• 8. ABOUT UNIT PLANS8. Why to design a Unit Plan?A unit plan is basically a list or series of lesson plans designed around a specific topic, project,content, etc, and among other reasons that apply for planning in general, it is important forteachers to design one because a great deal of learning is directly correlated to teachers’planning and preparation. According to Bilash (2011), some of the advantages of unit planninginclude the following:  Class standards that are thematically integrated are addressed.  The process of planning forces you to reflect on what you want to accomplish in each unit and in each class and how best to do so.  Planning helps you control how class time is used and, as a result of reflection, use that time as productively as possible.  Lesson and unit plans can be used and recycled, with revisions and adaptations, each time you teach the course, so they may be part of a really useful teaching portfolio.9. What considerations do I need to make for being able to design my Unit Plan?  Unit plans are consistent with National curriculum guidelines. Therefore, you should be aware of the standards as well as the contents for the subject matter you intend to write about in a unit.  You must stick to a timeline to complete a unit.  You should take some time to review what resources are already available to you (for designing your Unit Plans you may unquestionably resort to your Curriculum Specifications and the textbooks you receive).  You should know about your students’ needs and interests (through a diagnosis and/or survey) as well as have pedagogical resources available before you begin planning the lessons you choose.  Once you review what resources you can resort to, you should create a diversity of assessment tools to evaluate learning because you should ensure students meet the objectives through both formative and summative evaluation.  After considering your students’ needs and the timeline, select what may fit their learning styles and use lessons and activities that motivate their curiosity and interest.
  • 9.  You can follow a standard template to prepare a unit. The template may begin with the objectives but also include the competences addressed, materials, lessons, assessment, resources, etc.10. What are some standard components in a Unit plan?A. Unit Title & Subject Area: The theme of your unit and subject you are teaching.B. Communicative competence components: Briefly list the ones covered in this unitplan.C. Classroom/ Level: The classroom in which the subject is taught and the levelaccording to the Curriculum Guidelines.D. Unit Rationale: Your rationale is your overall justification for the unit, and basicallywhat you will have to do is to provide a paragraph explanation to describe the value ofthe unit that is presented, the why the unit is important, how it will benefit students andwhere it will fit in the curriculum. This is prepared by individual teachers based on thestudents, school, community, and on curricular and instructional objectives and needs.E. Goals: They are also called long-term objectives and describe the purposes or majorconcepts that will be taught. It is expected that from each goal, several specificobjectives could be pulled out. The goals will cover the entire unit whether it is 3lessons or 8.F. Objectives: These come from the goals and represent the content areas or skills thatwould be included on all of the lesson plans for the unit. They are more specific than thegoals. Objectives must be measurable. (Short-term or immediate objectives).G. Content: Identify and organize the topics that are included in the unit.G. Learning activities: The main methods/activities for teaching each goal. While notas detailed as the instructional procedures in a lesson plan, they should contain all keyinformation. Example: display a power point presentation, introduce the meaning ofunfamiliar vocabulary, etc.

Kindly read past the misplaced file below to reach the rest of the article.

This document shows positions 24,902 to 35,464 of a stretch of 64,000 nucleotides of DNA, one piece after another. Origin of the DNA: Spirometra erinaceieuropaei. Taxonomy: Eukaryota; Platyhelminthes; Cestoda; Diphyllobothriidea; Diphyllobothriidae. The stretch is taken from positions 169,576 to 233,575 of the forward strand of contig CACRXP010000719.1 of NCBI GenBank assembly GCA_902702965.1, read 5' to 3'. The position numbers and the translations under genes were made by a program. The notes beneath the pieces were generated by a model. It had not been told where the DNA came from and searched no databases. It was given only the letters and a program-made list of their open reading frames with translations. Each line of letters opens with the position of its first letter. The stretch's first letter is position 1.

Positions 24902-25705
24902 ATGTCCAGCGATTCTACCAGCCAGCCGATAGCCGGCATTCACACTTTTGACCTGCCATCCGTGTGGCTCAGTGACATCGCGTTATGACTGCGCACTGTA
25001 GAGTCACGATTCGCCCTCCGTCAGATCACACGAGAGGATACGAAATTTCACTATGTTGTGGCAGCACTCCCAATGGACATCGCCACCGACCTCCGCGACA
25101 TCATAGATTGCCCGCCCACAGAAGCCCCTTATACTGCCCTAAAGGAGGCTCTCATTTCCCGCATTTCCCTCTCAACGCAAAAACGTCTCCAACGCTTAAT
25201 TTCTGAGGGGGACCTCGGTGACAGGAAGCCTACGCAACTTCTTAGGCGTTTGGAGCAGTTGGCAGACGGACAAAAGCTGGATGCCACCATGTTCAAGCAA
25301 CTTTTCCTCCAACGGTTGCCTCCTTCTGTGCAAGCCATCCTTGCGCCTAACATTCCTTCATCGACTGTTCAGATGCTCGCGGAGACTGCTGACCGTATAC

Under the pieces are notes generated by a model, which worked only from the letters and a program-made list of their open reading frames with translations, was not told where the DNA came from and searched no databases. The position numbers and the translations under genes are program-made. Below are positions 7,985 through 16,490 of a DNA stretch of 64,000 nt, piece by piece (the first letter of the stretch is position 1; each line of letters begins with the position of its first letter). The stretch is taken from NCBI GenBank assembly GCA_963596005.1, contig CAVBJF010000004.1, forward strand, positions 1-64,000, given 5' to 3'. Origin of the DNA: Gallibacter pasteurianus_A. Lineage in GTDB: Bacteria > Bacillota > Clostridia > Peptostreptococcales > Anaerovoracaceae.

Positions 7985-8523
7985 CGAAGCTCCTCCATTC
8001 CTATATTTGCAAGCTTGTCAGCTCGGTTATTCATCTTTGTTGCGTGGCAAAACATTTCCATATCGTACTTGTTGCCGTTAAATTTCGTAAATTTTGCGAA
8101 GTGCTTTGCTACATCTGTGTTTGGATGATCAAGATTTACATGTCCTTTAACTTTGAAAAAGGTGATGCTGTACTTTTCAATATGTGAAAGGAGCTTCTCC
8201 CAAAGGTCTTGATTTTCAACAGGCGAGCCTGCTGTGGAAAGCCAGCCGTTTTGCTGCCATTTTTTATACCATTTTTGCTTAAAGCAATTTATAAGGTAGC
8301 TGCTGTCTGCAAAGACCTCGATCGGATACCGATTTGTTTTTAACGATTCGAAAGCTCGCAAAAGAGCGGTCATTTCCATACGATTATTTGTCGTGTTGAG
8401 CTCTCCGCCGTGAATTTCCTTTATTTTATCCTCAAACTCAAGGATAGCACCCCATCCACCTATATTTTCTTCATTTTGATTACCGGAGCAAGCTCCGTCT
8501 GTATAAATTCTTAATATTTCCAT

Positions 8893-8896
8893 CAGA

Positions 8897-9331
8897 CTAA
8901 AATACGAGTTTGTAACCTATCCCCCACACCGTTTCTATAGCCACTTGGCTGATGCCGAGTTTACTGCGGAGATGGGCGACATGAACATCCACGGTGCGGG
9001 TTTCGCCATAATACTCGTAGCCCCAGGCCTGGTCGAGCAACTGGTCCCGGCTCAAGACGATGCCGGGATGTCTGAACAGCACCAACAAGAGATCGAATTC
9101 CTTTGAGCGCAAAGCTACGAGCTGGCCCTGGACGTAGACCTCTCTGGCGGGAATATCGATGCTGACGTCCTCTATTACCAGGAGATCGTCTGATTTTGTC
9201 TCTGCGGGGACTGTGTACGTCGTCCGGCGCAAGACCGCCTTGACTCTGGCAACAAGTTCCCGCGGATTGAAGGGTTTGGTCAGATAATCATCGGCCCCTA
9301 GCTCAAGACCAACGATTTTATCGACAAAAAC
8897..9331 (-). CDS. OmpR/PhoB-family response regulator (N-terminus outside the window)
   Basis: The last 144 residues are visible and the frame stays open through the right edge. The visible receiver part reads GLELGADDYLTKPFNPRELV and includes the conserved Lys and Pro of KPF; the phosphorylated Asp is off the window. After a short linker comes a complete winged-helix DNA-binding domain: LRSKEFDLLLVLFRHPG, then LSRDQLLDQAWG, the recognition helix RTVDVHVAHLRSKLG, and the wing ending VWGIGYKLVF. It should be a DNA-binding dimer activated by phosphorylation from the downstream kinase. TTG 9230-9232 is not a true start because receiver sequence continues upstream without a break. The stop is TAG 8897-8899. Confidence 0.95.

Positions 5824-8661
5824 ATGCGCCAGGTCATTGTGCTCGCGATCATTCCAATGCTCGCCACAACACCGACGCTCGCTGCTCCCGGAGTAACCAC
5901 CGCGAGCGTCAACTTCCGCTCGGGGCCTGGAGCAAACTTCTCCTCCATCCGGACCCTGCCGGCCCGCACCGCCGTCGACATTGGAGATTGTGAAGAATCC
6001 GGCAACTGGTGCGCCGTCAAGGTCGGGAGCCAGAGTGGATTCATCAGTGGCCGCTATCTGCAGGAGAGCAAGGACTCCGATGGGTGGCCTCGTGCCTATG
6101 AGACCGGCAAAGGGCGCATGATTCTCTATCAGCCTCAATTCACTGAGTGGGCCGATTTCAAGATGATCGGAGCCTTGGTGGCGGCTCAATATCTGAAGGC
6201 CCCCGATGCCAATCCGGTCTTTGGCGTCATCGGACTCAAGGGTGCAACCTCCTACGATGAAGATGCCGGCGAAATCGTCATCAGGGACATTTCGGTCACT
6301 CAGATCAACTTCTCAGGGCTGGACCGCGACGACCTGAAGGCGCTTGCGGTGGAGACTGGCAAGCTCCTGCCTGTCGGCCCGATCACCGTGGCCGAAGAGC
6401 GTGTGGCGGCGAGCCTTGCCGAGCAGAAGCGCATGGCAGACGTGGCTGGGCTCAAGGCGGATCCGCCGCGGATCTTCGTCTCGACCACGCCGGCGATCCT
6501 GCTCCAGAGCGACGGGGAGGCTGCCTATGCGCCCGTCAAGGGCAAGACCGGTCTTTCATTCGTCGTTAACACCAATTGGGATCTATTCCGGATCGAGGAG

• 10. H. List of Sources: All sources consulted in preparation of the unit should be listed.Remember multiple sources are expected.I. List of Materials: List all materials needed to teach the unit that are not readilyavailable to the teacher every day.J. Assessment: Identify the ways students’ learning will be measured as well as howstudents will receive feedback and list the strategies and instruments you will use.(remember the way you measure students’ learning will depend on what you want themto learn—i.e. objectives—and the learning activities involved)K. Explanation of how the unit plan addresses a particular student profile.Demonstrate how your plan addresses the interests and needs of your students (you mayresort to the results you got from the administration of diagnostic tests at the beginningof the school year because that may have provided you with some information on yourlearners’ strengths and weaknesses). For instance, you have 3 new students who cometo your class & they do not speak English very well. How are you going to addresstheir needs, as well as, your other students?(Sample template) UNIT PLAN A. General information: Unit title: Classroom/ level: Subject Area: B. Communicative Competence Components: C. Unit rationale:……………………………………………………….................. ............................................................................................................................... ............................................................................................................................... D. Overview/ Goals: ………………………………………………………………………………………..